Authors: Stephen Dickinson*, Temple University
Topics: Urban and Regional Planning
Keywords: anti-displacement, parks, gentrification,
Session Type: Paper
Presentation File: No File Uploaded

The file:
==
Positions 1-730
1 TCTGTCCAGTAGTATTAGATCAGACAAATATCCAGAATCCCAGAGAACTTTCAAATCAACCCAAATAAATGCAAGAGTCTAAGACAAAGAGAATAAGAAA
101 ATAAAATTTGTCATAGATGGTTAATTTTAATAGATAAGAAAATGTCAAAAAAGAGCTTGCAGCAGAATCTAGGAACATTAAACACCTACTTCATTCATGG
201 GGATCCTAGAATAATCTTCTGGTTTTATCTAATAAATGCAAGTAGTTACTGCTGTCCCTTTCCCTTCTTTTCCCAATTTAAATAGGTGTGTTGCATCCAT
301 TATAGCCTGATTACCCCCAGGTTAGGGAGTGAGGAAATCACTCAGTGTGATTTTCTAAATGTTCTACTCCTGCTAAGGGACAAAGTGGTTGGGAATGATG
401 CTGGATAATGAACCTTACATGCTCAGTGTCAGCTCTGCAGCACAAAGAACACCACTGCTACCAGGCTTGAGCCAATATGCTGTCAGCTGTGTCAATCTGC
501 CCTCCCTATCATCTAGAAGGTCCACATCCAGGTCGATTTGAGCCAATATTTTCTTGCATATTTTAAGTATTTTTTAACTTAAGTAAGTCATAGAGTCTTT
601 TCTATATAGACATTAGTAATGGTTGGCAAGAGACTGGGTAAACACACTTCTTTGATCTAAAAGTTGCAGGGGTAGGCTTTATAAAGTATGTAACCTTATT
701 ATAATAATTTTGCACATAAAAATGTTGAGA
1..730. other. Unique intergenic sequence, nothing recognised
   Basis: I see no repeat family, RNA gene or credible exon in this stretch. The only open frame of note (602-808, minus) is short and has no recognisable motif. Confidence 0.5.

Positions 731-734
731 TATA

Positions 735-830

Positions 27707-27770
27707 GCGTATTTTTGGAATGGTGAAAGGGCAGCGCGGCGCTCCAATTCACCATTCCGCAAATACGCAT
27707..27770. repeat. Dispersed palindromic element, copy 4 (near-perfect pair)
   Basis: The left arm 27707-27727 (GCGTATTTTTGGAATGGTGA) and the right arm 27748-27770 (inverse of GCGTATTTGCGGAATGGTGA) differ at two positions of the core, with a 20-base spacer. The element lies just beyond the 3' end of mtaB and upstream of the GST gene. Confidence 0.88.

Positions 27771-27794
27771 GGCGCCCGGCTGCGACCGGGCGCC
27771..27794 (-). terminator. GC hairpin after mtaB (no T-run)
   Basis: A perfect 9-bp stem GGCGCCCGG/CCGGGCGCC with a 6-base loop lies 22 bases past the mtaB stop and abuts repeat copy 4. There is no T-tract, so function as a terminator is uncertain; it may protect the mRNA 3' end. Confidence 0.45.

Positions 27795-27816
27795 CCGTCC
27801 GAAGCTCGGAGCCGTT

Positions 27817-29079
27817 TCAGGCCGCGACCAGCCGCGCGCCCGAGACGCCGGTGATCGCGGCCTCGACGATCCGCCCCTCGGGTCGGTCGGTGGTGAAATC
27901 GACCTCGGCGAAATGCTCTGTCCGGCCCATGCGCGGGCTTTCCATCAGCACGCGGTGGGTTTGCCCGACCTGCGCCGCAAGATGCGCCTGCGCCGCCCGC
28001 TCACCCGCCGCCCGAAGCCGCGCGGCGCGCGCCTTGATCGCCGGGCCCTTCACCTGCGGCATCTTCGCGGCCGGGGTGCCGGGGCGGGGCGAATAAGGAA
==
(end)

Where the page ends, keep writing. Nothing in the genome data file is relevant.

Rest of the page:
It is well-documented that investments in public spaces, such as parks, can result in gentrification and displacement in surrounding neighborhoods (Anguelovski et al. 2018, Checker 2011, Dooling 2009, Pulido 2017). However, the specific types of investments (public-private partnerships, private investments, federal grants, etc.) that cause displacement are still largely unknown. As governments attempt to entice residents back to the city with increased investments in public spaces and parks, the implications of these investments must be better studied in order to mitigate potential negative externalities through policy and other interventions. It has been found that parks-related anti-displacement strategies (PRADAS) around major park and open space projects have had some success in major cities in mitigating the effects of these large-scale projects (Rigolon and Christensen 2019). However, these strategies apply specifically to the displacement effects of large-scale public space investment in parks and not on smaller-scale parks reinvestment projects. This literature synthesis seeks to understand what types of investments in parks create residential displacement and what strategies exist to mitigate residential displacement in urban communities as investments in parks increase. The synthesis will bring together literature on green gentrification, park investments, and displacement as a result of gentrification as a means of setting an agenda for future research into public park investments as they relate to residential displacement.